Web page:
Iran’s delegation to the United Nations walked out of the meeting in protest to the decision, saying Tehran would have to review its cooperation with the International Atomic Energy Agency (IAEA), the Associated Press reported.
“We will have no choice but to have a deep review of our existing level and extent of engagement with the agency vis-a-vis this resolution,” Iranian envoy to the United Nations in Vienna Ali Akbar Salehi said in a statement.
Salehi added he viewed the IAEA decision as part of an effort by the United States to control the region.
“At present, nothing pervades their appetite for vengeance short of confrontation and war,” his statement said. “It is no secret that the current U.S. administration, or at least its influential circle, entertains the idea of invasion of yet another territory, as they aim to re-engineer and re-shape the entire Middle East region.”
American officials reportedly welcomed the resolution, saying they hoped it would force Iran to cooperate with the United Nations.
“This time we hope there’s not going to be a way to escape because this resolution is really tightening the noose on them” to cooperate, an unnamed American official told the Reuters news service.
Australia, Canada and Japan submitted the U.S.-backed resolution that asked Iran to “provide accelerated cooperation” with the U.N. effort to clear up questions regarding nuclear activity.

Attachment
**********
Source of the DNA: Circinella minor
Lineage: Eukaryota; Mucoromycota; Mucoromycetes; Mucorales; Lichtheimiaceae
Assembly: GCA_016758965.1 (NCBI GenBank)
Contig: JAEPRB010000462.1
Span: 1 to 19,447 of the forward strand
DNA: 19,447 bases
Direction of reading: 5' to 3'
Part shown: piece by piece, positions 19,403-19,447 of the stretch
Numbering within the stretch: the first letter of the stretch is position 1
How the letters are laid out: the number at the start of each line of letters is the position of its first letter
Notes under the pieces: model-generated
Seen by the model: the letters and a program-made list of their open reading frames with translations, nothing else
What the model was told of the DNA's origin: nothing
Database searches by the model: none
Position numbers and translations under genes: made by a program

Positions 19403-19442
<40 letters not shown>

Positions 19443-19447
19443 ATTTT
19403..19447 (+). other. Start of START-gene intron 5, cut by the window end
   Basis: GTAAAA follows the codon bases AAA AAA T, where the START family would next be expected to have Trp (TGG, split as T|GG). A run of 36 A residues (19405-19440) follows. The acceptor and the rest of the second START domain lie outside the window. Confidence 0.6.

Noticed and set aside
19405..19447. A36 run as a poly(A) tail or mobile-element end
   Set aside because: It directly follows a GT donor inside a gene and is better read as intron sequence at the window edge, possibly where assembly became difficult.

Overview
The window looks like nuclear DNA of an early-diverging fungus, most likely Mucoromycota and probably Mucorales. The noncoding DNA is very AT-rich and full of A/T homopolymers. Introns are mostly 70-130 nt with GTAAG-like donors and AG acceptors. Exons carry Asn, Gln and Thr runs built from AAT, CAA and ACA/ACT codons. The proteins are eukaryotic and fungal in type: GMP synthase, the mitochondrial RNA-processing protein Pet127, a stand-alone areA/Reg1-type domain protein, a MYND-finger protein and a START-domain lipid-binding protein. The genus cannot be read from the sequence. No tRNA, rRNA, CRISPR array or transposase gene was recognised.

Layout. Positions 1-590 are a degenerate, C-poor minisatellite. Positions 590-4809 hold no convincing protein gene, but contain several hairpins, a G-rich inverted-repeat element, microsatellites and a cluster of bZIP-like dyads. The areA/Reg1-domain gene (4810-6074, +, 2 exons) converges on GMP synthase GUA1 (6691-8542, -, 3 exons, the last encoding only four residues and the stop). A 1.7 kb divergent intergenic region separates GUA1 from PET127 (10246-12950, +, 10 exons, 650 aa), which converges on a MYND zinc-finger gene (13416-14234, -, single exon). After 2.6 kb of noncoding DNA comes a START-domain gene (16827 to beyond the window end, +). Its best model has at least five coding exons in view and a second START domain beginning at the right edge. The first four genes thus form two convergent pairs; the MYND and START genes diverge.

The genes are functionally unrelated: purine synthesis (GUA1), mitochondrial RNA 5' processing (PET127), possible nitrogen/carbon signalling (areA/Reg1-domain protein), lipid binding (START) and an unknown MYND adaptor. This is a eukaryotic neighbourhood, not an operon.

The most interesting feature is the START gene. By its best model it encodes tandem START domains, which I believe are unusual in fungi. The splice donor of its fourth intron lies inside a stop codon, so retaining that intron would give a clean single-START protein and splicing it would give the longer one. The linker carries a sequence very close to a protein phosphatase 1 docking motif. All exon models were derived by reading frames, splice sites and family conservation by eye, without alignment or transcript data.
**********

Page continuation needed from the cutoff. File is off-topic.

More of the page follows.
An Aug. 26 report by the IAEA said the agency had found traces of weapons-grade uranium at an enrichment facility at Natanz, Iran. The finding prompted concerns that Iran was developing an atomic bomb, a charge Tehran officials have consistently denied.
Iranian authorities have said their nuclear efforts are solely for generating electricity, saying the enriched uranium contamination was a result of the work by the previous owner of the equipment.
The resolution passed Friday does not list specific consequences if Iran does not comply, but diplomats at the meeting said they would refer the matter to the U.N. Security Council if Tehran is unable to show compliance with the Nuclear Nonproliferation Treaty, which bans the spread of nuclear arms.
In addition to requesting Iran “provide accelerated cooperation and full transparency” with the IAEA, the resolution also calls on Tehran to “remedy all failures identified by the agency” by declaring all of its material and components used to enrich uranium and granting unrestricted access to agency inspectors.
According to the AP, the resolution also calls on Iran to ensure there are no further failures to report material facilities and activities that Iran is obliged to report to the IAEA and to suspend all further uranium enrichment-related activities, including those at Natanz.